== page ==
Prison gets advance notice of safety audit after state director said practice would end

SALISBURY, NC (WBTV) - A prison in Salisbury received advanced notification of a pending safety audit just days after the North Carolina Director of Prisons, Kenneth Lassiter, said his agency had begun conducting random audits.

Lassiter told lawmakers about the change last week during remarks before the Joint Legislative Oversight Committee on Justice and Public Safety held on March 15.

"We've hired 16 individuals that's primary job and only job will be to audit our facilities on a random basis," Lassiter said. "Before, our audits were announced. Now, our audits will be unannounced and on a random basis."

Emails obtained by WBTV show staff at Piedmont Correctional Institution in Salisbury received word last week that a safety audit would be conducted at their prison on March 22.

The emails show leadership at the prison directing staff to prepare for the audit.

"Make sure we are ready for this inspection," one email sent from a lieutenant at the prison said.

Document: Click here to read the emails

In another email sent on March 17, an assistant superintendent at the facility instructed staff to review log books - that are supposed to be filled out in real time - to ensure they were properly completed.

"Make sure you all are checking all tools and key logs on the floors, back lobby and master control," assistant superintendent Catherine Brown said in her email.

Later that same day, a prison staff member responded that he had addressed problems in a different type of log. "I have made sure all the chemical logs are caught up for the month on all shifts," the employee said.

In addition to touting the change to the safety audit process at the legislative committee hearing, the North Carolina Department of Public Safety also highlights the change on its website detailing prison safety reforms.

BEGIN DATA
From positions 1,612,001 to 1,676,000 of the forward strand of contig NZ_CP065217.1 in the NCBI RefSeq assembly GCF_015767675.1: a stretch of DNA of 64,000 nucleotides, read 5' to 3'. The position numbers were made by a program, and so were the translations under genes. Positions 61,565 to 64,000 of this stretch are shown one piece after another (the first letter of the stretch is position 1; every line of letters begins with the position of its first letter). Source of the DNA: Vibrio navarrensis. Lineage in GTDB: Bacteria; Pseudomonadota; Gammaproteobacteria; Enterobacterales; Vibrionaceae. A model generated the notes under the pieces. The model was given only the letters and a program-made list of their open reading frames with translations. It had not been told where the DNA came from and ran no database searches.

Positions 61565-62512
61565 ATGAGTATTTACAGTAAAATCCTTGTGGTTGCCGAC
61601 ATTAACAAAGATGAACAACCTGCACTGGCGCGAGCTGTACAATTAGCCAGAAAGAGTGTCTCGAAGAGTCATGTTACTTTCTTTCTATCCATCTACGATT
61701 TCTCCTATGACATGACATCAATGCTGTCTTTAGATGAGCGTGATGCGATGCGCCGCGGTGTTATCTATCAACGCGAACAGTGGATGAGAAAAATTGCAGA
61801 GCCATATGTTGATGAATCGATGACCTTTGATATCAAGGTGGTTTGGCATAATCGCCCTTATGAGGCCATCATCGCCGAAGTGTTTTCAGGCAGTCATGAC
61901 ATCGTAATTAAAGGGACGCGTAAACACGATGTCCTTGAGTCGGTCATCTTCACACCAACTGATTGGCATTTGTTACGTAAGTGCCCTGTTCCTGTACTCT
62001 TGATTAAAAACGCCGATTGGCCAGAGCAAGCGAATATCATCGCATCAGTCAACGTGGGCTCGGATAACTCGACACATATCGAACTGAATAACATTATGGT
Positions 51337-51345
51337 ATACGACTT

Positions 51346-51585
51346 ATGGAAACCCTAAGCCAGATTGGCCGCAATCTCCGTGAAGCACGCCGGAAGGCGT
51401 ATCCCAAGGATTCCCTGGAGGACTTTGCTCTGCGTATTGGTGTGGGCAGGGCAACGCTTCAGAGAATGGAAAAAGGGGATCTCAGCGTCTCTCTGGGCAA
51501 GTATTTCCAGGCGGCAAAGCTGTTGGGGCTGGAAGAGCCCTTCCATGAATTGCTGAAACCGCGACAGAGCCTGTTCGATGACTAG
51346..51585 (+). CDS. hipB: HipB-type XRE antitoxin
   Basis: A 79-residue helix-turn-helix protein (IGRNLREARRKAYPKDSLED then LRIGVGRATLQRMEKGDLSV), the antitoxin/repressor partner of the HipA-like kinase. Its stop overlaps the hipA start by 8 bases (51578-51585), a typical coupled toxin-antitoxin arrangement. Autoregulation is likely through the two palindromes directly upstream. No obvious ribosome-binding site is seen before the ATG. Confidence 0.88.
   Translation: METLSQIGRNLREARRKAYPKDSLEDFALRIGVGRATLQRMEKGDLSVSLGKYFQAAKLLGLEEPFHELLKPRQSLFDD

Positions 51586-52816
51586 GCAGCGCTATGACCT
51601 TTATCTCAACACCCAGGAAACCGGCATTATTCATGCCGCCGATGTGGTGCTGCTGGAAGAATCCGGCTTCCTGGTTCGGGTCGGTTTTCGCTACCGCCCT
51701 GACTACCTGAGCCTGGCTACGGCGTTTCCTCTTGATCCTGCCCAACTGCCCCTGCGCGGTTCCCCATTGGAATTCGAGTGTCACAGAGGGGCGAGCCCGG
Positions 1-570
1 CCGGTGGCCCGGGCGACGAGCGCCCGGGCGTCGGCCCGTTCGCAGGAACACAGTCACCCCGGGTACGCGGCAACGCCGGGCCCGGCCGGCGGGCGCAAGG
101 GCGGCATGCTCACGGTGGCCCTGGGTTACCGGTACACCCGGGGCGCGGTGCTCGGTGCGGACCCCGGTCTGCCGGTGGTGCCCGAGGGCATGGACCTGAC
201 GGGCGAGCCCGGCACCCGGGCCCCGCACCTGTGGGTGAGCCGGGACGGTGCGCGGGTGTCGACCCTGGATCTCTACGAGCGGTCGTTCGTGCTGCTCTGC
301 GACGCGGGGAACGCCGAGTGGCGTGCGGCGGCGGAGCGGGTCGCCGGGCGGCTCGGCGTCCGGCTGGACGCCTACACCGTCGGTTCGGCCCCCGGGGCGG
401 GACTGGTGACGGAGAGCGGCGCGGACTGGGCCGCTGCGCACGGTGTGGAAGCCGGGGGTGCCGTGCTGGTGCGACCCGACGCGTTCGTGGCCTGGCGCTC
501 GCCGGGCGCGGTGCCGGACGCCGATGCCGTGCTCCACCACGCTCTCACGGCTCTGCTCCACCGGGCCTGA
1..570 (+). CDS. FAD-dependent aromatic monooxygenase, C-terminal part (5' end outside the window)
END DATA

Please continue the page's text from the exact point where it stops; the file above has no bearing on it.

The changes come after WBTV obtained a recording of a prison administrative staffer acknowledging that the previous safety audit process purposely overlooked safety issues at some prisons.

"We've been auditing each other's facilities for years. And we know that we have just, 'I'll overlook this, you overlook that.' We all do it because we're all buddies!" Melanie Wood, a business systems analyst in the prison's human resources department said at a meeting in December 2017. "We look after each other. That's what we do. We need fresh eyes to go in and look at facilities to say, 'This is an issue. This is what needs to be done to correct it.'"

A spokesman for the prison system provided the following statement after this story was published:

Mr. Lassiter referenced security audits at the General Assembly and not safety audits. The 16 individuals whose primary job will be to audit the facilities will perform security audits, not safety audits (which are not the same).The National Institute of Corrections provided training to NCDPS staff so they can do security audits at the state's 55 prisons.

When a WBTV reporter asked for further clarification about why the statement said both types of audits were unannounced, the spokesman said "Some safety audits are scheduled. Some safety audits are not."

WBTV has asked for a policy manual outlining the different types of audits and the required procedures, a spokesman said he would check into such a manual but did not provide one within several hours of the inquiry.

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